LinkedIn. It’s all the rage. We’re all on it, but here’s the interesting thing, most people are sitting on the sideline scrolling and consuming, very few are creating, posting and utilizing the platform’s true potential.
I hear daily from very experienced and confident sales professionals who have no problems delivering a presentation to a C Level exec that they don’t know where to start with LinkedIn and are uncomfortable posting.
Perhaps not knowing where to start. Wanting to post, wanting to contribute to conversations, but afraid. I get it; it’s a big deal. With over 810 million people on LinkedIn (probably the majority of your organisation, and not to mention prospective employers), the thought of putting yourself out there can be intimidating.
But building your personal brand on LinkedIn and advocating for your organisation is becoming increasingly important, especially if you’re client-facing and particularly if you’re in sales. If you’re still not sold, the stats below might convince you.
- 81% of buyers are more likely to engage with a strong, professional brand (LinkedIn)
- 78% of salespeople engaged in social selling outsell their peers who aren’t (Forbes)
- 41% of B2B Buyers will consume more than five pieces of an organisation’s content before engaging with a salesperson. (HubSpot)
The benefits are clear, but why do so many of us struggle to share our stories and engage with our colleagues and community?
It’s simple, fear.
We want to help you overcome the fear of posting and contributing on LinkedIn, so here are some tips to get you started.
1. When starting, you may have reservations about sharing your own content, so begin by sharing assets by well-respected industry groups and thought leaders, i.e., articles, whitepapers, events or downloads. This will get you into the habit. Also, ask your own marketing department; they will likely have several assets ready to go.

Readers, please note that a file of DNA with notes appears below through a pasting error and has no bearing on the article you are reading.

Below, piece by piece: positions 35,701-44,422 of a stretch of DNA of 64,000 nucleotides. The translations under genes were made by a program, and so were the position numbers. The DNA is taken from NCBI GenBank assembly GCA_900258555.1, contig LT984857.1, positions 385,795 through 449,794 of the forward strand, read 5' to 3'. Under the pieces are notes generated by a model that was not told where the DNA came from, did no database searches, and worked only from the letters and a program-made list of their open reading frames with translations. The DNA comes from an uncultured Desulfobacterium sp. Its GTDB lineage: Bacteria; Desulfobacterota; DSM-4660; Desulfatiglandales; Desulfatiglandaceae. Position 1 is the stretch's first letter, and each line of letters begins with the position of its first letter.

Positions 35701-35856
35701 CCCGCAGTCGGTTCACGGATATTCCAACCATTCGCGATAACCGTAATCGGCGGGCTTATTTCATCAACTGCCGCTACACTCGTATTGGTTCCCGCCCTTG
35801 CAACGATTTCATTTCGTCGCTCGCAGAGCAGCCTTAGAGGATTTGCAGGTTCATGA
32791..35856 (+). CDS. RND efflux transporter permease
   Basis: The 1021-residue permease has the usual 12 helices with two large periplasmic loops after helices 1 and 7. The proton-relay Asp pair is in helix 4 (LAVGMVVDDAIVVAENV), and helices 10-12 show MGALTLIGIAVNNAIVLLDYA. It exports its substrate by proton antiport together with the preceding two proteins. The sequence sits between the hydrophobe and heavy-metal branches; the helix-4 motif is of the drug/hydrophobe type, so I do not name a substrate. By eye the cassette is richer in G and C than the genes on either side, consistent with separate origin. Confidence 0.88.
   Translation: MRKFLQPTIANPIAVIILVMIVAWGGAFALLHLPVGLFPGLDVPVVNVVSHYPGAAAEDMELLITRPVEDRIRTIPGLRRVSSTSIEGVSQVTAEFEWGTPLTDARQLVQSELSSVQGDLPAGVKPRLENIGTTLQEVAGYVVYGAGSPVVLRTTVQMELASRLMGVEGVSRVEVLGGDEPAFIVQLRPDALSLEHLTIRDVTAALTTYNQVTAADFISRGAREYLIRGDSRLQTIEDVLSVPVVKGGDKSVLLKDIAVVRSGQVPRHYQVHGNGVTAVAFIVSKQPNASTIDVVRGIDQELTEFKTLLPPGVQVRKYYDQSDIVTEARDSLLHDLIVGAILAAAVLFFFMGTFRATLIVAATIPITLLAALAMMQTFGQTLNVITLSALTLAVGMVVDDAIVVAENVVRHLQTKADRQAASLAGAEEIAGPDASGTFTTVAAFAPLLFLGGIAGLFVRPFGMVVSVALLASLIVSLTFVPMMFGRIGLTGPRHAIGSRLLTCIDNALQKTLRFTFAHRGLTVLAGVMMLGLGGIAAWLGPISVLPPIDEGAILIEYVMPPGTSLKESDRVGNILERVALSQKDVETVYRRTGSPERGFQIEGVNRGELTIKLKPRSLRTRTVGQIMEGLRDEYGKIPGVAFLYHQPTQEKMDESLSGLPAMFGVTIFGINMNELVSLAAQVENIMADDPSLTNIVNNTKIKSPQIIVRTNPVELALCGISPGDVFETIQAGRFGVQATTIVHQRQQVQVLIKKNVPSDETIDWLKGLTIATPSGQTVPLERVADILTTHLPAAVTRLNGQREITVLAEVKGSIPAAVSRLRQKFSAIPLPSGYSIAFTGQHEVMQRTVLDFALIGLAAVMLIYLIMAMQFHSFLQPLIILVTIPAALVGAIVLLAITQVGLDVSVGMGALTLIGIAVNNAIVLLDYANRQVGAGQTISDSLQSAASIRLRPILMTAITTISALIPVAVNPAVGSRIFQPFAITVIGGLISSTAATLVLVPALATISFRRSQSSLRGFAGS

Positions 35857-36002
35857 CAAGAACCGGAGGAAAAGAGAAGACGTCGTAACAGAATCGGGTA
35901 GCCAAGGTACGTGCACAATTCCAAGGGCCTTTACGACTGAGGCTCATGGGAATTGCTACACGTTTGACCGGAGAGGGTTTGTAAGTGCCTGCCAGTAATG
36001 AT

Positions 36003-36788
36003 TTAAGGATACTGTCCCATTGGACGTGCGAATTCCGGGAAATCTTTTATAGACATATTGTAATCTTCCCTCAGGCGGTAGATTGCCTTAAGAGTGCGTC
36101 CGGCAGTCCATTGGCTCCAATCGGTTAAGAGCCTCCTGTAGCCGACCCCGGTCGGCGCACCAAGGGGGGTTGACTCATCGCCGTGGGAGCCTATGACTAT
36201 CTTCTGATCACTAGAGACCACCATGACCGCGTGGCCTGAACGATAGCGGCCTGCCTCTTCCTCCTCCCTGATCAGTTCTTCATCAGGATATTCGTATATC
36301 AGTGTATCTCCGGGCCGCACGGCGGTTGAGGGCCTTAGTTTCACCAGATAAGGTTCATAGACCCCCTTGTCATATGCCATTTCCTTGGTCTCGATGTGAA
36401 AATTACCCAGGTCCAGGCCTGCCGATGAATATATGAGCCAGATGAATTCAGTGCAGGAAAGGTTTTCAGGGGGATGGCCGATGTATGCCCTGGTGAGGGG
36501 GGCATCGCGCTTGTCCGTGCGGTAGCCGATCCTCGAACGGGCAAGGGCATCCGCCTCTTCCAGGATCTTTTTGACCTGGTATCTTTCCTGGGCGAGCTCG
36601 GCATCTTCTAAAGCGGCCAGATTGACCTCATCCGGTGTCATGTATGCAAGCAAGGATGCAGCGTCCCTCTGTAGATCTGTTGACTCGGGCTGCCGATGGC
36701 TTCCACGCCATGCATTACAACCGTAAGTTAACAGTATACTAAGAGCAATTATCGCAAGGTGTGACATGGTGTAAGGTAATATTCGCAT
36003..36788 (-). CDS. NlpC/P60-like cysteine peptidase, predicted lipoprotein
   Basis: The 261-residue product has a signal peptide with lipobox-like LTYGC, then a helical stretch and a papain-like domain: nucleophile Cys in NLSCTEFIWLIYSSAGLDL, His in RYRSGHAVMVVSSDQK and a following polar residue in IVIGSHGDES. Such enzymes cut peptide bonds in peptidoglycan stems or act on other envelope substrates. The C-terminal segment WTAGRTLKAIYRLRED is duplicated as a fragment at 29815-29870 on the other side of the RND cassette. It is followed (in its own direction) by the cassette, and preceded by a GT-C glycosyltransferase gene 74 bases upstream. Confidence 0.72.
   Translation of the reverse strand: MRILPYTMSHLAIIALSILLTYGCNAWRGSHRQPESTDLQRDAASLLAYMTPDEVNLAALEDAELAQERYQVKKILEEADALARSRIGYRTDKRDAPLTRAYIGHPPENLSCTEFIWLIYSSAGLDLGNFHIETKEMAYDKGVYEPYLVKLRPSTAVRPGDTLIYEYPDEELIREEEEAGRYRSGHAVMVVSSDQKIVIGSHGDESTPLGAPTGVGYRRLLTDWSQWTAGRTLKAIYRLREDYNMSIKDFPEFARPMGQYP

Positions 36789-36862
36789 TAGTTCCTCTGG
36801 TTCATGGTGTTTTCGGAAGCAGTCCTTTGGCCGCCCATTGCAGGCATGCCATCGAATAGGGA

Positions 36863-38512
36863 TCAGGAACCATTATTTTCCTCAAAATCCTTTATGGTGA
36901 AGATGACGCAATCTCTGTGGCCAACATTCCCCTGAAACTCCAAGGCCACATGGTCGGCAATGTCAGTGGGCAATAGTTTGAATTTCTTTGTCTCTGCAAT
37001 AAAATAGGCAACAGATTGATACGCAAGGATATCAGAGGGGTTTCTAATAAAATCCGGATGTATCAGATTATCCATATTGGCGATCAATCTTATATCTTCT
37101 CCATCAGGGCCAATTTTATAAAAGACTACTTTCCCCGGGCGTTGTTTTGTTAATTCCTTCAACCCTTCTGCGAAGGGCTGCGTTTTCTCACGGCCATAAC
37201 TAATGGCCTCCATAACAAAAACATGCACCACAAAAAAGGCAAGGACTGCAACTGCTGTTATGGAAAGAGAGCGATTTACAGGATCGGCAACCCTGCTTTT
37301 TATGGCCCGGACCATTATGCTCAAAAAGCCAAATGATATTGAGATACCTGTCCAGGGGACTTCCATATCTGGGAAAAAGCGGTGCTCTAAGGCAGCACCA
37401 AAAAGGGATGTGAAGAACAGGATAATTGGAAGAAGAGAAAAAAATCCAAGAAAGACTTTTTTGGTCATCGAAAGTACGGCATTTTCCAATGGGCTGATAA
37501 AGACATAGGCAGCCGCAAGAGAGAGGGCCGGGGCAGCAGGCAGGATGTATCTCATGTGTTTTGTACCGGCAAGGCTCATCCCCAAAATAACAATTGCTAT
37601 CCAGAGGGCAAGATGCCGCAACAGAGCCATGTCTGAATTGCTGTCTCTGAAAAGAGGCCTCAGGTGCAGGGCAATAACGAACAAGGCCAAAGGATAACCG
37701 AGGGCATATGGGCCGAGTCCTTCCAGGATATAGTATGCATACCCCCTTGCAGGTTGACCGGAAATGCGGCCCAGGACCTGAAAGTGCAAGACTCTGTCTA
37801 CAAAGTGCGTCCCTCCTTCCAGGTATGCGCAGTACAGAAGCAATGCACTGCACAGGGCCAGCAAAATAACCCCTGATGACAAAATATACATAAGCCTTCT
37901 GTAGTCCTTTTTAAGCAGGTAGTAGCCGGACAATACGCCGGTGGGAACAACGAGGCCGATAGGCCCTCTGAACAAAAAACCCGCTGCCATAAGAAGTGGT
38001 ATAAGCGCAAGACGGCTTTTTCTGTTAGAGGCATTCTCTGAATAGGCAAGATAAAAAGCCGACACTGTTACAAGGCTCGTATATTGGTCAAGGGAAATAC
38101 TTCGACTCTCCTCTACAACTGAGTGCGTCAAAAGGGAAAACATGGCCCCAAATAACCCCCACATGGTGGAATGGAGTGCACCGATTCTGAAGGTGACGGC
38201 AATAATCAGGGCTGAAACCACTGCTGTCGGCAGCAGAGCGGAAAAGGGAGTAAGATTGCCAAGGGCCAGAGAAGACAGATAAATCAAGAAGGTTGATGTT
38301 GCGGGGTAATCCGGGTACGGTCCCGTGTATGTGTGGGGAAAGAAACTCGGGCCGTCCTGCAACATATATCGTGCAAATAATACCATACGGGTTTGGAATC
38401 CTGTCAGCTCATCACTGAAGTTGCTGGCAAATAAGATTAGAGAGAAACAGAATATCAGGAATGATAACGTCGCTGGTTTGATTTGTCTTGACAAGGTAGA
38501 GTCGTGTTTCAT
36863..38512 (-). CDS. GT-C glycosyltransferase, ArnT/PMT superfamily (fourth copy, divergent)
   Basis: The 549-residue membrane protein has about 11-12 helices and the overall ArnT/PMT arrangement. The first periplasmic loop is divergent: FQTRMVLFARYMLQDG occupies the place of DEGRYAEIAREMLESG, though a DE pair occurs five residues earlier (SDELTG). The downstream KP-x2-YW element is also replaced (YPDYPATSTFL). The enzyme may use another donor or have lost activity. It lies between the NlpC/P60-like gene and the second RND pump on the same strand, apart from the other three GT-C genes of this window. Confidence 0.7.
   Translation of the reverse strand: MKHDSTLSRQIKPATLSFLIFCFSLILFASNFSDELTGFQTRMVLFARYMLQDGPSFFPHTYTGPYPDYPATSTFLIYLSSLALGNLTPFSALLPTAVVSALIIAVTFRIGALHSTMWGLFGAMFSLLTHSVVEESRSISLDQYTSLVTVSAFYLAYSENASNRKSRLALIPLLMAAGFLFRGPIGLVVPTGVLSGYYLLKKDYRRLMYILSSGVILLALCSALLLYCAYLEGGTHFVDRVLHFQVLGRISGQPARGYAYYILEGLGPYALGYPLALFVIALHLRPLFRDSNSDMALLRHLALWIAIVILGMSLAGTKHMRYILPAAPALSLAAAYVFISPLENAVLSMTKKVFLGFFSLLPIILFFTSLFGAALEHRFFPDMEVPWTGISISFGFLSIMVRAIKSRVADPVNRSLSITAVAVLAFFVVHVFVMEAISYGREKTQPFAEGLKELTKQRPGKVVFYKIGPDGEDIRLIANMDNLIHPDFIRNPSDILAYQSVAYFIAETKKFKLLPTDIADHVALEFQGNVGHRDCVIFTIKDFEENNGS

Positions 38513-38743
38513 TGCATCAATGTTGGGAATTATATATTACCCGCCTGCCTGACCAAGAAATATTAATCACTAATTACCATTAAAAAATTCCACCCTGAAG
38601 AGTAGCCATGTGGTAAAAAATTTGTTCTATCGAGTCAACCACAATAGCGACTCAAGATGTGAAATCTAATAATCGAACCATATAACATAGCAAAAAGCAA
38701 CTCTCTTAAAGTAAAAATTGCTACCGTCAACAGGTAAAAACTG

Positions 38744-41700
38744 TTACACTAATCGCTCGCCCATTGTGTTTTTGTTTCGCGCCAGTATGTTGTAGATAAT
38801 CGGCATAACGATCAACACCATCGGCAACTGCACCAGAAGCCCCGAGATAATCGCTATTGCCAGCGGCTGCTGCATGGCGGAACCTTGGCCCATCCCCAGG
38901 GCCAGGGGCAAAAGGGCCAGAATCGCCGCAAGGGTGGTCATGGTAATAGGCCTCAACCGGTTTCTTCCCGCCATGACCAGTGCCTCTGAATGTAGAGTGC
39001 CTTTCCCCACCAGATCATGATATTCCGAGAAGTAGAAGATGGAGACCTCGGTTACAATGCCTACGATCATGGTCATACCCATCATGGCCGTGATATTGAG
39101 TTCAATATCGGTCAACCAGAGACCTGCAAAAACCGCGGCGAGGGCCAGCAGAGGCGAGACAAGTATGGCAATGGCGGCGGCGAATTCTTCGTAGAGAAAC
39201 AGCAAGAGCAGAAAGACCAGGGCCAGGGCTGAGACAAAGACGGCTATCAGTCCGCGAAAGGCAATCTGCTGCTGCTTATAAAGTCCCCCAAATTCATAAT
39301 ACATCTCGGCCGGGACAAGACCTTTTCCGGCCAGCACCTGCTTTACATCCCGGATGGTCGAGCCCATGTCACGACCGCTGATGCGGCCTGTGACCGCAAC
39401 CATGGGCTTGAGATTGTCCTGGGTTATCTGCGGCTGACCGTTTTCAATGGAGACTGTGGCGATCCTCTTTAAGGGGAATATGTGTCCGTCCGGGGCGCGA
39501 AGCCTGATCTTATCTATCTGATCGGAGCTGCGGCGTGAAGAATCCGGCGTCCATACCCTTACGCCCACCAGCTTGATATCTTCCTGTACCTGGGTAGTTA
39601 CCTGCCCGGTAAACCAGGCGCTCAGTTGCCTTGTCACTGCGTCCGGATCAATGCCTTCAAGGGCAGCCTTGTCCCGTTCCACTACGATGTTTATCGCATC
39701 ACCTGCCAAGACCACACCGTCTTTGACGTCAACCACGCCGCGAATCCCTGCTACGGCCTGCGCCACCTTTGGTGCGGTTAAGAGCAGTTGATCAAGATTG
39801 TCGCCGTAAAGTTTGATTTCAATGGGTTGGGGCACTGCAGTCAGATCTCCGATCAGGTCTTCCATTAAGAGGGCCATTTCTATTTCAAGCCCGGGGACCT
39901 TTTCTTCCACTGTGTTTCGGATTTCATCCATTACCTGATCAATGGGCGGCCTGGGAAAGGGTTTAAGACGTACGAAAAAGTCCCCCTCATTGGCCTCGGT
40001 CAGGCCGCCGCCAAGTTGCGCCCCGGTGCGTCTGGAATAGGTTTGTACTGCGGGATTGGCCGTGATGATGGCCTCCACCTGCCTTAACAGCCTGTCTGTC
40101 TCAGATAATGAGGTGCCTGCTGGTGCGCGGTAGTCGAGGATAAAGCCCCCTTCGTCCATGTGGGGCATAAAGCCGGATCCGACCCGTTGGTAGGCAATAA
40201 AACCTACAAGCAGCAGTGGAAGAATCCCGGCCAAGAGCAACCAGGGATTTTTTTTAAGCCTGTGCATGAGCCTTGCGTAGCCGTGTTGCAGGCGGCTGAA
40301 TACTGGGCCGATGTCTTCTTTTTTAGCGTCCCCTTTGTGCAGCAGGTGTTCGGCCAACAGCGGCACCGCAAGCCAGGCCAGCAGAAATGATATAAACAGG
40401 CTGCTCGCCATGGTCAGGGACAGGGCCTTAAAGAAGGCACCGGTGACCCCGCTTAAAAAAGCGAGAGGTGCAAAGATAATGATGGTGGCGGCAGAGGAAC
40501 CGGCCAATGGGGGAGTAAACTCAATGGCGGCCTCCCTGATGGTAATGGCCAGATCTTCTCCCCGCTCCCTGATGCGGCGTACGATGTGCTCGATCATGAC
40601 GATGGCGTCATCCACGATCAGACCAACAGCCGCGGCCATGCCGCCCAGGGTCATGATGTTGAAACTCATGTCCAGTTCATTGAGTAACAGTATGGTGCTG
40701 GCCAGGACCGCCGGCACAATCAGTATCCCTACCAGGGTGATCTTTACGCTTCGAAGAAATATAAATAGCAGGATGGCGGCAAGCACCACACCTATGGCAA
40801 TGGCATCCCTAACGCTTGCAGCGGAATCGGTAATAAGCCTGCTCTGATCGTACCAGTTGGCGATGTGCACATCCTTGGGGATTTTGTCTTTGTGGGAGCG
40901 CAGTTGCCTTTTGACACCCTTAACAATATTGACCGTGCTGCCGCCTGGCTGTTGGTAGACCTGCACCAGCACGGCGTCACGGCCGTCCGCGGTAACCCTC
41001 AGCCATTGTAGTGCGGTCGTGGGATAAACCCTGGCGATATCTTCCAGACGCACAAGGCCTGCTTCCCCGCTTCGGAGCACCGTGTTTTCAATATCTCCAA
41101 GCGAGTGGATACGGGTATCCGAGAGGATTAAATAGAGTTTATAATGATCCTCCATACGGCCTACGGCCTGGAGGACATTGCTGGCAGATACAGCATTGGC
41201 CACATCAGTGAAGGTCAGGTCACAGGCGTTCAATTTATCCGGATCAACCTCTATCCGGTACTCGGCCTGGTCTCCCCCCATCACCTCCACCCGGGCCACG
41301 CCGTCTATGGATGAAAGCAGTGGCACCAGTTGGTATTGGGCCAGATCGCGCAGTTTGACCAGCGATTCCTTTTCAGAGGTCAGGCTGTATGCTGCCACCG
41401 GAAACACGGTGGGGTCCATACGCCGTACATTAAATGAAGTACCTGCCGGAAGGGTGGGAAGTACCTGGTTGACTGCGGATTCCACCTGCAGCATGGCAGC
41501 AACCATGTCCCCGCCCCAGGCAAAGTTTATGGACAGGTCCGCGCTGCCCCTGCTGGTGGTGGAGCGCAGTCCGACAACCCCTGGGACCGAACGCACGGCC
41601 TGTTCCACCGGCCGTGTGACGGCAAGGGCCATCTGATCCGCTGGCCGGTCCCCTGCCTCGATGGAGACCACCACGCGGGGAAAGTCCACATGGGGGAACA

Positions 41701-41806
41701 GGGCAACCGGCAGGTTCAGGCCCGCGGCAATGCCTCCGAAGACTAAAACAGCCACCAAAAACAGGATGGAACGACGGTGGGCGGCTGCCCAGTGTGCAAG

SR pointer: Easier said than done, but just start, can you do one post today to rip the band-aid off? By starting you will figure out your own LinkedIn style and find your groove. You can only do that by starting. Aim for 1+ shares a week so it feels achievable, and not overwhelming and don’t forget to personalise it with thoughtful commentary that will add value to your audience.
2. It doesn’t matter what you do in life; you’ll always start as a beginner. Try and shed any great expectations you have and except for this week you are a novice. The biggest reason people STOP is because they look at the “vanity” metrics. It might only appear that 3 people liked your post but trust me, people are watching, and this will build over time.
SR pointer: Begin your LinkedIn journey with a give-first mentality. What valuable educational information or insights could you share? Could be a top tip or three things you learned at a webinar. Don’t expect 1 million followers in your first week, in fact stay away from the vanity metrics as they will throw you off. Give first to reap the rewards.
3. Start small and be consistent. If you allocate 15 minutes a day to spend on proactive LinkedIn activities, e.g., engaging with content or building your network, your confidence will increase as you will build the habit. Even once a week is better than not starting at all.
SR pointer: When engaging with others and their content, don’t strive for perfection; instead, be authentic, and you will win! Add LinkedIn time to your diary as a meeting with yourself, otherwise even with best intentions it won’t happen.
4. Once you’re in the habit, it’s time to start creating your own masterpieces. Okay, that sounds BIG and scary, but it doesn’t have to be. Think a short-form blog, or even a video! Try doing this once a week. I guarantee you will begin to feel more comfortable and confident as you find your groove.
SR pointer: Do your homework first. Know whom you are targeting and what their current challenges are. This will help you shape content that resonates with your audience and increase the chances of stopping the scroll!
My favourite expression that I repeatedly share is Growth and Comfort do not coexist. It’s genuinely stuck with me, and every time I feel out of my depth, it pops into my head, and I manage to take one step forward.
Are you now feeling ready to take the plunge? Or perhaps you already have and are looking for the next step?